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Conflicts around a study of Mexican crops

Nature published a paper last year claiming that transgenic DNA had become genetically incorporated into traditional maize in Mexico. A debate ensued ...


Scientific endeavour is based on formation and testing of hypotheses. Very few hypotheses persist unmodified after they are first proposed; most are tested, modified and re-tested, and often refuted. Many journals include a forum for scientists to make technical comments on recent publications and for the original authors to respond, so that readers can evaluate the merit of reported scientific findings.

The cornerstones of a rigorous publication process are the subject editor, who is familiar with the research area of a submitted manuscript, and the independent outside reviewers whose recommendations are solicited by the subject editor. This thorough evaluation ensures, to some extent, the journal's impartiality in publication decisions.

Despite this rigorous process, however, Nature recently published a technical exchange1,2,3 accompanied by an editorial note stating: “Nature has concluded that the evidence available is not sufficient to justify the publication of the original paper”.

In our view this statement reflects poorly on Nature's editorial policy and review process, and sets a dangerous precedent. Why has Nature refrained from releasing similar editorial retractions of earlier publications later found to be incorrect or open to alternative interpretations? What sets this particular publication apart? If the interpretation of the results proposed by the authors of the original paper4 was judged by Nature to be sufficiently erroneous to warrant this editorial statement, why did Nature publish the report in the first place?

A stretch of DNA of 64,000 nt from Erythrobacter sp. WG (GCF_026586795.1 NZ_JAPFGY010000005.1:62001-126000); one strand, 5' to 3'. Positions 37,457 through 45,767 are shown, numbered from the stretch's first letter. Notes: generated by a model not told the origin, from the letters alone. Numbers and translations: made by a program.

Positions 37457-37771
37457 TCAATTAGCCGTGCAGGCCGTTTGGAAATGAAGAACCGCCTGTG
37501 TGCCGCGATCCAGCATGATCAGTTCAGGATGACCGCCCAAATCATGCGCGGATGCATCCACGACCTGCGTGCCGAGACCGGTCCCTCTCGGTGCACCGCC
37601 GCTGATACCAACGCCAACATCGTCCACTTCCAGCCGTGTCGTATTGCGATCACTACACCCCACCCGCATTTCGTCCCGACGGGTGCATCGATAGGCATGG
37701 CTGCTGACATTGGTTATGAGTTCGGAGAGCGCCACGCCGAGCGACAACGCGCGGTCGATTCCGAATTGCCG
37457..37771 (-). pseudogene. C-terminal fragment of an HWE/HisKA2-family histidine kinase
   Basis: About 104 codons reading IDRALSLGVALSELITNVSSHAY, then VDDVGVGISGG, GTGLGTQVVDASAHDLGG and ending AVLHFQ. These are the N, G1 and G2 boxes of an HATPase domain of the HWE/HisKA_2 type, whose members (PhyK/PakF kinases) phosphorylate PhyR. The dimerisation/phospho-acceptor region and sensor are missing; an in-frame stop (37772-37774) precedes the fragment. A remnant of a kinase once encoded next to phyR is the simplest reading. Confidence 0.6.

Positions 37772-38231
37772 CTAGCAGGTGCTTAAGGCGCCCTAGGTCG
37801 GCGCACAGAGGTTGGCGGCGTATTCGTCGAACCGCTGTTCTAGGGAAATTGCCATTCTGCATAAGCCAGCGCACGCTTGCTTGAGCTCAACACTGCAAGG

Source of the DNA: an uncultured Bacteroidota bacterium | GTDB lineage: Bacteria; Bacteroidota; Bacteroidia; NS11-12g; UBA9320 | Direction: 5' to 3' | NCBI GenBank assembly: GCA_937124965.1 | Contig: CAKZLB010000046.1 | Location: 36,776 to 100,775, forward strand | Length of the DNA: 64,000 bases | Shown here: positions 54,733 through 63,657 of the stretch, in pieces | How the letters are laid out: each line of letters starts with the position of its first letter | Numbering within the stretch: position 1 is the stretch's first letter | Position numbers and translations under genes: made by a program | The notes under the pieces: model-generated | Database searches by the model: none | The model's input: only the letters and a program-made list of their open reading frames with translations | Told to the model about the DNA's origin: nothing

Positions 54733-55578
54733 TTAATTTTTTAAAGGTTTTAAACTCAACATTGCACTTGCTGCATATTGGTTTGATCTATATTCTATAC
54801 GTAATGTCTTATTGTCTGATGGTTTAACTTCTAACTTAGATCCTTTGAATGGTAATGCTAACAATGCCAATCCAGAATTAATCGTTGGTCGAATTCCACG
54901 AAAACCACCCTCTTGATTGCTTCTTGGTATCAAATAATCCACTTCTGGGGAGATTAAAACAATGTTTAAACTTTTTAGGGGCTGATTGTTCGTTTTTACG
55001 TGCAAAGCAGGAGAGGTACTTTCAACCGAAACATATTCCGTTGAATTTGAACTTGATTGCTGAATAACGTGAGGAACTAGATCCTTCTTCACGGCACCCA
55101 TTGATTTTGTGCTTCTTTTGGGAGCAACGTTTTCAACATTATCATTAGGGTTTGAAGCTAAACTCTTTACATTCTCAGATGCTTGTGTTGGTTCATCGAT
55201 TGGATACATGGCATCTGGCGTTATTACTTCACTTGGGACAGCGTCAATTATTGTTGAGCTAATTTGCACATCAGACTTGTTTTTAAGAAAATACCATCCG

By taking sides in such an unambiguous manner, Nature risks losing its impartial and professional status. This is particularly troubling when articles are related to economic or political interests. Nature asks its contributors to provide information regarding conflicts of interest, but does Nature hold itself to the same standards?

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Other signatories to this letter: Mike Benard, Neil D. Tsutsui Department of Evolution and Ecology, Center for Population Biology, University of California, Davis, USA Todd A. Blackledge Department of Entomology, Cornell University, Ithaca, USA Kirsten Copren, Eli M. Sarnat, Alex L. Wild Department of Entomology, University of California, Davis, USA Wayne M. Getz, Philip T. Starks, Kipling Will, Per J. Palsbøll Department of Environmental Science, Policy and Management, University of California, Berkeley, USA Mark E. Hauber Department of Neurobiology and Behavior, Cornell University, USA Craig Moritz Department of Integrative Biology, University of California, Berkeley, USA Adam D. Richman Department of Plant Science and Plant Pathology, Montana State University, USA


  1. 1

    Metz, M. & Fütterer, J. Nature 416, 600–601 (2002).

  2. 2

    Kaplinsky, N. et al. Nature 416, 601 (2002).

  3. 3

    Quist, D. & Chapela, I. H. Nature 416, 602 (2002).

  4. 4

    Quist, D. & Chapela, I. H. Nature 414, 541–543 (2001).

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